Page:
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Ashley Fink, Todd Johnson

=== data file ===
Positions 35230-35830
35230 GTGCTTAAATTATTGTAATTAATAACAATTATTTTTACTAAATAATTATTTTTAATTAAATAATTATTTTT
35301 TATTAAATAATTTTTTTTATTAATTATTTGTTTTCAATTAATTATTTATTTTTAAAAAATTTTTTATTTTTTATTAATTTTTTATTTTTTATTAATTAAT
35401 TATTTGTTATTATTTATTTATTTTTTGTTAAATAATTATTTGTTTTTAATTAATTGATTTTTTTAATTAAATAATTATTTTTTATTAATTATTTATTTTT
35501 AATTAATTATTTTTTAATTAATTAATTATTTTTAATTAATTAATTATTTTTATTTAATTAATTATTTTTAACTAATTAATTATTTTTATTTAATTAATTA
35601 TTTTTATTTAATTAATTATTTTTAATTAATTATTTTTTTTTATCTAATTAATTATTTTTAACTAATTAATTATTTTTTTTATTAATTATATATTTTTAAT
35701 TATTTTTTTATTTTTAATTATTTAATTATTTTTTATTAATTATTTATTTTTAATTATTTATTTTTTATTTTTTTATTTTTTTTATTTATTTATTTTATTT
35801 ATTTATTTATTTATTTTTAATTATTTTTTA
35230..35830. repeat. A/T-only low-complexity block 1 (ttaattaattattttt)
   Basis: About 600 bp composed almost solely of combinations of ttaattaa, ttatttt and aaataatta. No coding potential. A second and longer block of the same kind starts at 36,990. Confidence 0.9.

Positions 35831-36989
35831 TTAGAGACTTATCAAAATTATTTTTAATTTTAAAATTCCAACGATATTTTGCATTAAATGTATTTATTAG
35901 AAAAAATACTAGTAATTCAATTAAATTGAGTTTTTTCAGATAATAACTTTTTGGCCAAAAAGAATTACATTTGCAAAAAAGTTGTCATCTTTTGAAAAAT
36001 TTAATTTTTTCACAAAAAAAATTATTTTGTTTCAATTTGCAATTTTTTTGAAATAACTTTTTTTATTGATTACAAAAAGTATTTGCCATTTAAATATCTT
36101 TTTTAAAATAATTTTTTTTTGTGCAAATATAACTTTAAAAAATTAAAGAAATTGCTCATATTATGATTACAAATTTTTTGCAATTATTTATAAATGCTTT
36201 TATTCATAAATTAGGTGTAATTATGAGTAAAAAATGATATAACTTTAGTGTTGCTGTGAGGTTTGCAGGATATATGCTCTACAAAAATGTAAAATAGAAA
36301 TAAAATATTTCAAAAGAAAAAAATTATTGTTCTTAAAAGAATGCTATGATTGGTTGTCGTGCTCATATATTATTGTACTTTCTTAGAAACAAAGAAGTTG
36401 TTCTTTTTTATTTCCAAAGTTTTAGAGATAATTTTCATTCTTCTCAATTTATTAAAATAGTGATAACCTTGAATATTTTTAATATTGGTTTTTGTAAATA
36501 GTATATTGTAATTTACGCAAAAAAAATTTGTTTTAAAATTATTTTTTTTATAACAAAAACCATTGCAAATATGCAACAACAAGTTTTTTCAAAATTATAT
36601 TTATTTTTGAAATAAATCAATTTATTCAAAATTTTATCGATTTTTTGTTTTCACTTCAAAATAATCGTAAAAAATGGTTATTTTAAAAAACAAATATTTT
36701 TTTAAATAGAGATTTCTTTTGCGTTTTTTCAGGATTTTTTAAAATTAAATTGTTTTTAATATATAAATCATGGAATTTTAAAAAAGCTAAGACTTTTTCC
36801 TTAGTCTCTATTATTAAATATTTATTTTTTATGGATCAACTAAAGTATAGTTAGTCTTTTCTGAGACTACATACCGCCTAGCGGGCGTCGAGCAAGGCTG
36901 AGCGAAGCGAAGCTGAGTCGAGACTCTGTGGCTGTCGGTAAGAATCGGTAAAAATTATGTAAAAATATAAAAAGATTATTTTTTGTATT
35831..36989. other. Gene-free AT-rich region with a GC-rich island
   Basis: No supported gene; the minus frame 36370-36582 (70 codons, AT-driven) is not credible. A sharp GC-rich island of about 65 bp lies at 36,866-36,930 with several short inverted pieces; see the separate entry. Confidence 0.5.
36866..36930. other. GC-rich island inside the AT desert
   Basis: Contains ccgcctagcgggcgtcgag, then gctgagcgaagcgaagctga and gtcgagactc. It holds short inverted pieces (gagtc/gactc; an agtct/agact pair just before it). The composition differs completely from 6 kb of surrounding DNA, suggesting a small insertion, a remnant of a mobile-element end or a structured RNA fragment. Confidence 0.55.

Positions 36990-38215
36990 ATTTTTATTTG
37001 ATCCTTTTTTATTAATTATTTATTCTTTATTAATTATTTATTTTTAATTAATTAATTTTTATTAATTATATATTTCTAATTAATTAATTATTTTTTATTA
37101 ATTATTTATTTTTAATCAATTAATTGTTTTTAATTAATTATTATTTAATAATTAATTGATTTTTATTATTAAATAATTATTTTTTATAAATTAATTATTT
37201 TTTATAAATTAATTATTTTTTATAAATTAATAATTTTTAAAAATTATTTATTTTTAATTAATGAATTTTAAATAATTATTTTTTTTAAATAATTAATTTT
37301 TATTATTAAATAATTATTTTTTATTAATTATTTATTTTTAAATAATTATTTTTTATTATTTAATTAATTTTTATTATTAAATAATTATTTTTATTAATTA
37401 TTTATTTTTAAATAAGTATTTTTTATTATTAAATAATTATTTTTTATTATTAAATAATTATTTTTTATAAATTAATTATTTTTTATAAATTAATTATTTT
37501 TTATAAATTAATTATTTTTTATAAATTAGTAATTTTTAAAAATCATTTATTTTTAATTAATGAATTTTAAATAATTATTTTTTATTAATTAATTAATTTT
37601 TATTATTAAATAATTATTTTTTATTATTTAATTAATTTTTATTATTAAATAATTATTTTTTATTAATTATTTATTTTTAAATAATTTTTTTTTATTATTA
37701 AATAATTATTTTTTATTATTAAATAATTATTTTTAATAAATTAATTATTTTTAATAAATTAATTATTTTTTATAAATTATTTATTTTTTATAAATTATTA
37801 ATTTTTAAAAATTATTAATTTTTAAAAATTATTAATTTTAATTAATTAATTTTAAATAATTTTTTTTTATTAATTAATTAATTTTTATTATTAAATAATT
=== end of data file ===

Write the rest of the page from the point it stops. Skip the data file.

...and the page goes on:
Non-steroidal anti-inflammatory drugs (NSAIDs) are common medications that are frequently used to suppress symptoms of viral and bacterial infections. The increase in concern of antibiotic resistance has led researchers to study the effects of NSAIDs on bacterial growth or on common antibiotics. This study aims to determine whether commonly used NSAIDs, ibuprofen and acetaminophen, have any antibacterial properties that might help suppress bacterial growth. In conjunction, this study also looks to see whether the combination of NSAIDs and an antibiotic can further reduce bacterial growth than if an antibiotic is used alone. Our procedure consisted of lab-grown Escherichia coli (E. coli) that was mixed with ibuprofen (8ug/ml), acetaminophen (15ug/ml), or ampicillin at either 8 or 15ug/ml. These concentrations are based on typical blood serum levels of each respective drug. UV spectrophotometer was used to determine bacterial growth through absorbance values (600nm). The results show larger absorbance values (meaning greater bacterial growth) when ibuprofen and acetaminophen are present. Data also shows that when NSAIDs are used in combination with ampicillin, absorbance values would be greater than if ampicillin was used alone. Possible mechanisms leading to these results could include horizontal gene transfer in E. coli or inhibiting the antibiotic effects of ampicillin. Future research should focus on determining the primary mechanism NSAIDs use to promote bacterial growth or inhibit antibiotics.